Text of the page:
Canon EOS Rebel T1i (500D) photo by Tim Graf
Whether you’re looking at taking the next step from your point-and-shoot – or would like a step-up from your phone’s camera, then it might be time to consider a DSLR.
As well as an enormous range of lenses and the low-light benefits of an optical viewfinder, a DSLR is going to cost just a fraction the price of a mirrorless camera – making them an ideal starting point for beginners.
We’ll take a quick glance through some of the best beginner DSLRs on the market right now…
Image from Canon
In terms of value, you won’t find many starter-level DSLRs that offer quite so much as the Rebel T6. At a glance, there isn’t an enormous change in specification versus the newer T7 – in fact, it’s only really the 18MP sensor (compared to 24.1PM for the T7) that gives it away.
If you want to make sure you maximize your budget, finding a Canon EOS Rebel T6 is a great idea – and you won’t be compromising on image quality if you do. Focusing can be a little slow with the T6 – so if you’re likely to be shooting sports or other similar moving images, it might not be ideal – but otherwise, an all-round excellent budget camera.
- Very competitive pricing
- Excellent image quality
- Lack of touchscreen can slow things down a little
- Live focusing can be frustratingly slow at times
Image from Nikon
Nikon’s D3400 is the follow up to the hugely successful D3300 – and it’s packed with additional features if you’re looking for a little more than the D3300 offers.
The 24.2-megapixel APS-C sensor is the same as the D3300 – but the D3400 gives an enormously extended battery life (often nearly double!)
For beginners, Nikon’s ‘Guide Mode’ will help to remove some of the frustration you might experience when composing your shots. Instead of offering just a traditional ‘auto’ mode, the D3400 will actually take you through the relevant settings – based on judgements made by the camera.
If you’re keen to get your shots uploaded as quickly as possible, the D3400 has an ‘always-on’ Bluetooth connection to your phone through Nikon’s patented SnapBridge. SnapBridge lets you transfer images as you take them – ready for on-the-fly Instagram uploads.
- Incredible battery performance
- Great auto-focus
- Lack of touchscreen can slow you down a little
- No external mic port
Image from Nikon
You might be surprised to see the D3300 on this list – especially since its replacement has just got such a glowing review.
In actual fact, the D3300 still stands up against the alternatives here – with outstanding image quality and the great ‘guide mode’ we talked about with the D3400.
You don’t get the adjustable LCD or Bluetooth connection that comes with the D3400 – but if those things aren’t important to you, and you can find one at a good price, the D3300 is a great beginner DSLR.
- Same design and build quality as the D3400
- Guide mode is perfect for beginners
- Fixed LCD screen
- No Bluetooth connectivity
Related articles about Nikon
Image from Canon
It comes in at the top end of what we’d consider most beginner’s budgets to be – but if you can justify a body-only price of around $600-700, then you’re going to be in for a treat with the T7i.
Canon have redesigned the guided menu on the T7i – so even novice users will be navigating and composing excellent shots quickly. The responsive touchscreen keeps everything simple and intuitive to use too.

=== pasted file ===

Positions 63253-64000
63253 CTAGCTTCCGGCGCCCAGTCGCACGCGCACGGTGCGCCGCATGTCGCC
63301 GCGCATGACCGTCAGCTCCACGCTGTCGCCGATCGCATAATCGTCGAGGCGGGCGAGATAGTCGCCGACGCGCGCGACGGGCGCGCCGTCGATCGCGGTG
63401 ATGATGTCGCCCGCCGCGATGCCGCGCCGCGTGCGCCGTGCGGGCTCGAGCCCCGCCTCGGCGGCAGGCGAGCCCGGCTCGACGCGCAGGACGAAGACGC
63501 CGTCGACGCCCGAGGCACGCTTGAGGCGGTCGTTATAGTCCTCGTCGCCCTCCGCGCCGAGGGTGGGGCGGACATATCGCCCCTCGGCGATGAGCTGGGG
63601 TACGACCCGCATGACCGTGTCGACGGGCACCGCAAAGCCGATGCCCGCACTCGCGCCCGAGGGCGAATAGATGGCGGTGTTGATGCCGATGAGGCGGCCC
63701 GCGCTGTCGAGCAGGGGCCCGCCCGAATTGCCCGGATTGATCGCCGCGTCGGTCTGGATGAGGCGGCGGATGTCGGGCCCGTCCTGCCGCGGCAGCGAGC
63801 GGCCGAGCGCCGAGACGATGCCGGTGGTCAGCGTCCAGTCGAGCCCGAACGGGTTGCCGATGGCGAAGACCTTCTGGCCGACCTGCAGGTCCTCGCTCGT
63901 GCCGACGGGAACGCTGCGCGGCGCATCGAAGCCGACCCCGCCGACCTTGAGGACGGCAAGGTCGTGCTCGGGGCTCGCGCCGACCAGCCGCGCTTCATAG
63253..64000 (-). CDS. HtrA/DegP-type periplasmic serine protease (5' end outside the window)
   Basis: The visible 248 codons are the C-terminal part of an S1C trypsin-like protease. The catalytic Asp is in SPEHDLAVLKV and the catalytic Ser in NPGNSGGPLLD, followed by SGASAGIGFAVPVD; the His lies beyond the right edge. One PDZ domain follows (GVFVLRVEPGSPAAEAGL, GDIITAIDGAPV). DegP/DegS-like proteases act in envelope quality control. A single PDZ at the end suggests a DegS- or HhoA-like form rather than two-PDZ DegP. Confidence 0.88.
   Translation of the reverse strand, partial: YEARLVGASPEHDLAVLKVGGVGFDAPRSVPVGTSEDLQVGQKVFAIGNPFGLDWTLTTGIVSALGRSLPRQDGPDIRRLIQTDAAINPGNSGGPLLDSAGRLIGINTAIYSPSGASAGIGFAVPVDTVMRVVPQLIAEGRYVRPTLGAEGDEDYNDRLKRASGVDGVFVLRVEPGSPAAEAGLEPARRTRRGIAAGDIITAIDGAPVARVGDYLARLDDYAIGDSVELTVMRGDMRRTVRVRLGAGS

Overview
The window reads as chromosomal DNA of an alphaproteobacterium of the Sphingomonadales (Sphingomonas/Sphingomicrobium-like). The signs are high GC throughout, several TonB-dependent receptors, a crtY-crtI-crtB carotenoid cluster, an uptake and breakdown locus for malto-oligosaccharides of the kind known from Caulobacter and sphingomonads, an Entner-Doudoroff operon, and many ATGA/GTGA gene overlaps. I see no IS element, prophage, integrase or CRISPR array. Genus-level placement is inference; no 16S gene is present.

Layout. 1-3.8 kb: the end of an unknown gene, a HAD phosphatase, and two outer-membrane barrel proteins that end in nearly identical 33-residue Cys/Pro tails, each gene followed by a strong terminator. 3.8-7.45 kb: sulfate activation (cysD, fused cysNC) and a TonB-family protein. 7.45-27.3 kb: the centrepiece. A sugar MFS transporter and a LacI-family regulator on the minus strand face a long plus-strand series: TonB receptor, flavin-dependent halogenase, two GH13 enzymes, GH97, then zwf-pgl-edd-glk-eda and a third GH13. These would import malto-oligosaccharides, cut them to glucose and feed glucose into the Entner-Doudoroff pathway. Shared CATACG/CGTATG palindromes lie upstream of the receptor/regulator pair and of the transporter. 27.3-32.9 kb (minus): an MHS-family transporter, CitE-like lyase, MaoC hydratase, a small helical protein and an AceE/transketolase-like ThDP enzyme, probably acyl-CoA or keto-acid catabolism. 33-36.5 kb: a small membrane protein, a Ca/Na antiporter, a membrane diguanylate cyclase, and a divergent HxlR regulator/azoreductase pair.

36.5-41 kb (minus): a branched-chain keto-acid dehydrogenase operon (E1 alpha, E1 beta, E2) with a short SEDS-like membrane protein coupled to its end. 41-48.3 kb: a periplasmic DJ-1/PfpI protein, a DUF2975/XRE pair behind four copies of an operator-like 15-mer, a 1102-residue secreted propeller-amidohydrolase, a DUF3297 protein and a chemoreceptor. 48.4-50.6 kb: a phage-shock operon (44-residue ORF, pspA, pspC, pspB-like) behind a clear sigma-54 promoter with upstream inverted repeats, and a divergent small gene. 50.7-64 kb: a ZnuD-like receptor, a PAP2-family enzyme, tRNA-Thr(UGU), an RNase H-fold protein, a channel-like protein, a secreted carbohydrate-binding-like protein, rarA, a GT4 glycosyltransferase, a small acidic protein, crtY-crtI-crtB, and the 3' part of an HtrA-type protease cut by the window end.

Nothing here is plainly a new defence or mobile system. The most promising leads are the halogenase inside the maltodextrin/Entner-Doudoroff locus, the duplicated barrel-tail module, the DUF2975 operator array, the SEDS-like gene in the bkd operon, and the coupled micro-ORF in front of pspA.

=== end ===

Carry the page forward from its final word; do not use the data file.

Buying body-only is a fairly good option to go for with the Rebel T7i, not just to keep the price down – but also because the kit lens somewhat limits what this outstanding camera is capable of.
Shooting in low light is no problem for the Rebel T7i – and the 6 frames per second shooting rate means you’ll have no problem getting incredible shots of moving objects too.
- Very fast performance
- Excellent autofocus – even in video
- Top of the beginner price range
- Kit lens is slightly limiting
Image from Nikon
Nikon’s D5600 goes toe-to-toe with the Canon EOS Rebel T7i at the upper levels of the beginner market. There’s no real nod toward budget with the D5600 – and that slightly higher price (when compared to the 3000 series bodies) means you’ll unlock a few more creative features.
The D5600 boasts the largest articulated touchscreen on this list at 3.2-inches – and although the live view focusing could be a little sharper, the autofocus is truly excellent. AF offers 39-points of focus – putting it in line with much more costly cameras.
As with all Nikon camera bodies, ergonomics are excellent – and the intuitive layout of controls and menu system makes the D5600 easy to work with, even if you’re just starting out.
- Exceptional auto-focus system
- Great touchscreen and intuitive controls
- Slow live view focus
- Sometimes patchy Bluetooth connection
Image from Ricoh Pentax
You can be forgiven for thinking Canon and Nikon are the only options when you’re looking for a beginner DSLR. In reality, they’re not – and the Pentax K-70 offers an interesting alternative – especially if you’re an all-action photographer.
The K-70 is the only beginner level camera that’s heavily weather sealed – so if you’re going to be shooting in dusty, wet or other slightly electronics-hostile environments – it’s well worth a look.
Like the Canon EOS Rebel T7i, the K-70’s got a 24-megapixel sensor and that increased 6 frames per second shooting speed – so outdoors action is easily captured. That said, the rough-and-tough exterior does come at the expense of weight – it’s the heaviest camera on this list.
- Weather sealing is a bonus if you’re in the elements
- 24MP and 6FPS keeps up with the best on this list
- Around 50% heavier than Nikon and Canon alternatives
- Autofocus isn’t quite as good as the alternatives
More Beginner DSLRs:
What is your favorite beginner DSLR?
Leave a comment below to share your favorite beginner DSLRs. If you’ve used the cameras above, share your experience with the community!